French Geographers of the late 18th century and the field: research into a paradoxical absence
By taking a fresh look at geographical texts published between the 1750s and the 1820s, this article analyses sedentary geographers wariness of field experience. It also studies the consequences on the production of geographical knowledge of the discontinuity between time of observation and time of description. Whereas, during the period under review, naturalists went beyond collection and opened their minds to a new understanding of space, geographers contented themselves with establishing nomenclatures of places and considered geography as an amateur domain.
keywords: DESCRIPTION, FIELD, HISTORY OF GEOGRAPHY, JOURNEY, SPACE
Sophie BONIN. Representaion of landscape in tourist guide. The Loire river in the Guides-Joanne, Guides Bleus collection from 1856 to the present (3 fig.)
Until now, researchers interest in tourist guides has concentrated on their relationship to a social group or practice, rather than to a territory, its physical transformations and other representations of it (such as those of inhabitants or planners). This paper puts forward the hypothesis that the representations in tourist guides form part of the system of representations that a society has of its territory. This hypothesis was validated by an analysis of the content of tourist guides about a precise, linear spatial object over time, whose physical transformations over the period are well known. The term «code of representations» reflects this hypothesis well: the content of guides is considered as an objective proclamation and not as a subjective opinion.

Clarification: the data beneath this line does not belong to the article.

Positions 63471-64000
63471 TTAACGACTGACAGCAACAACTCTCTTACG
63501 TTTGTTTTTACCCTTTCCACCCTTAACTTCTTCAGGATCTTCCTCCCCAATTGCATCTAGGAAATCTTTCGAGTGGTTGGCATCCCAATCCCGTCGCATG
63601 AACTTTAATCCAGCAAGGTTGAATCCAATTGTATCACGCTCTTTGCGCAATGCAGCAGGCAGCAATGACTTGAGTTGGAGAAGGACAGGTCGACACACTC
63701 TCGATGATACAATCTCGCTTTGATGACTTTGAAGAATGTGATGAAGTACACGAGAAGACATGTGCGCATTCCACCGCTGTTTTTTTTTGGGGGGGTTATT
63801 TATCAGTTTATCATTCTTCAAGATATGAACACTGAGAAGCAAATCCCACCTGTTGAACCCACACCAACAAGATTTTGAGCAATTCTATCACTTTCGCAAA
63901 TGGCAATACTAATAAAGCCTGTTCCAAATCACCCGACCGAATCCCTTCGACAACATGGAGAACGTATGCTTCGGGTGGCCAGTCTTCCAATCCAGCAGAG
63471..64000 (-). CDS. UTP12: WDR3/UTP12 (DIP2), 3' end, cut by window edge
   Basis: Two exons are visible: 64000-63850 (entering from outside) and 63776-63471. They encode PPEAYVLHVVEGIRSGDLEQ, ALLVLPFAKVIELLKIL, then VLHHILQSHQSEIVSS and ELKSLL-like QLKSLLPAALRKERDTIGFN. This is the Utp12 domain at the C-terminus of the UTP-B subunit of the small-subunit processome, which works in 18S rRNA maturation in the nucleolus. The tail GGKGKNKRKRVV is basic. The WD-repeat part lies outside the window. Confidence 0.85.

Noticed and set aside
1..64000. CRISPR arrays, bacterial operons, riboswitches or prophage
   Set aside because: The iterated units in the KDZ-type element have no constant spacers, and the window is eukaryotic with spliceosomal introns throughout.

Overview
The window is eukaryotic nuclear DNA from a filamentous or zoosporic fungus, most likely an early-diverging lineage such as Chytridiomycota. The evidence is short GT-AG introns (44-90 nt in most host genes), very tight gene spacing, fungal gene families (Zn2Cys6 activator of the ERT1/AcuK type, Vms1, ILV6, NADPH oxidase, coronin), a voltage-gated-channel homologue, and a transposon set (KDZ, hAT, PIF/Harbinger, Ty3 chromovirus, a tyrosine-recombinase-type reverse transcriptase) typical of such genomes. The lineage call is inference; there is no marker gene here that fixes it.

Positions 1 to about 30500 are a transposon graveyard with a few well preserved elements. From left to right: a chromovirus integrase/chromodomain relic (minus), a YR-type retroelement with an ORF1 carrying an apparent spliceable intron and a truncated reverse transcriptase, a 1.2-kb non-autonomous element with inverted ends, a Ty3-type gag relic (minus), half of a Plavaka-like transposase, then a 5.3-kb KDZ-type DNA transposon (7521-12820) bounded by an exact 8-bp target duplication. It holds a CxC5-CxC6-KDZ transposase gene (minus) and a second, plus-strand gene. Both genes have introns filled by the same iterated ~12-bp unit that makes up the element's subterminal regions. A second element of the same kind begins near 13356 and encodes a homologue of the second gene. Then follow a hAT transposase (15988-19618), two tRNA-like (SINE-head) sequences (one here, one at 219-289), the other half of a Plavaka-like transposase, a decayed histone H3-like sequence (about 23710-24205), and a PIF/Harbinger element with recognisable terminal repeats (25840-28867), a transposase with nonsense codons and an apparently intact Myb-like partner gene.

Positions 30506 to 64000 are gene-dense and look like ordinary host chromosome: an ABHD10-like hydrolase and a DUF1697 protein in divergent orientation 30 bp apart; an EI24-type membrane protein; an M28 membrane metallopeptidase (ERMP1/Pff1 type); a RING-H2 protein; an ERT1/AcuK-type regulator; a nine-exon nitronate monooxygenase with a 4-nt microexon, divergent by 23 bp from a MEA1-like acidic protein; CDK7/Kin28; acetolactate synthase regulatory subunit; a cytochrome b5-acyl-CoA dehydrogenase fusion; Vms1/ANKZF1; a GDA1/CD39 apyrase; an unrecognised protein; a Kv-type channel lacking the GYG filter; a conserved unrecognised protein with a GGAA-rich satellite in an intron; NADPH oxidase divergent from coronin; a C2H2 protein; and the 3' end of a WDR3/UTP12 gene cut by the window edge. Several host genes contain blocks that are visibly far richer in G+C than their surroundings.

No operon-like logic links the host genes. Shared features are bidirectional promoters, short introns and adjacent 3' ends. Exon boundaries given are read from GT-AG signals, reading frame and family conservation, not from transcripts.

keywords: EVALUATION, LANDSCAPE, LOIRE RIVER, REPRESENTATION, TOURIST GUIDE
Sophie LEFLOCH, Jacqueline CANDAU. The Marais Breton of Loire-Atlantique (Western France): a forgotten marsh recognised as a landscape (1 tabl., 1 fig., 4 photos)
Not only areas of outstanding value are officially recognised as landscapes. Ordinary rural areas may also be listed as landscapes, as part of a process that leads to public action. A phenomenological approach based on interviews with institutional stakeholders in the Marais Breton (Breton marsh) of Loire-Atlantique in western France shows that this area of little importance for these stakeholders until now is beginning to be recognised as a landscape. The authors look for signs of a consequence that usually occurs when a landscape becomes an object of public policy: the area is turned into a «museum».
keywords: FRANCE, INSTITUTIONAL STAKEHOLDERS, LANDSCAPE, MARAIS BRETON, PAYS DE LA LOIRE, PHENOMENOLOGY, RURAL AREA
Fabrice FOLIO, Annick LAMY, Sylvain GUYOT. Successes, challenges and contradictions of the development of Richards Bay, Kwazulu-Natal, South Africa (2 tabl., 4 fig.)
The port city of Richards Bay lies on the eastern seaboard of southern Africa. Officially opened on 1 April 1976, the harbour handles in excess of 80 million tonnes of cargo a year, making Richards Bay Africas largest bulk port. The port development has resulted in a veritable maritime industrial area. This article seeks to explain the successes, challenges and contradictions of the development of Richards Bay, a large industrial port and new town of apartheid (1970s). The consequences of this development are ethno-spatial segregation, problems of distance and proximity and the degradation of a natural coastline. The attitude of the citys managers appears contradictory. Tourist development is absurd in the light of the real issues. Opposition remains marginal and real power is firmly in the hands of industry.
keywords: APARTHEID, CITY, DEVELOPMENT, ENVIRONMENT, SEA PORT, SOUTH AFRICA, SUBTROPICAL LAGOON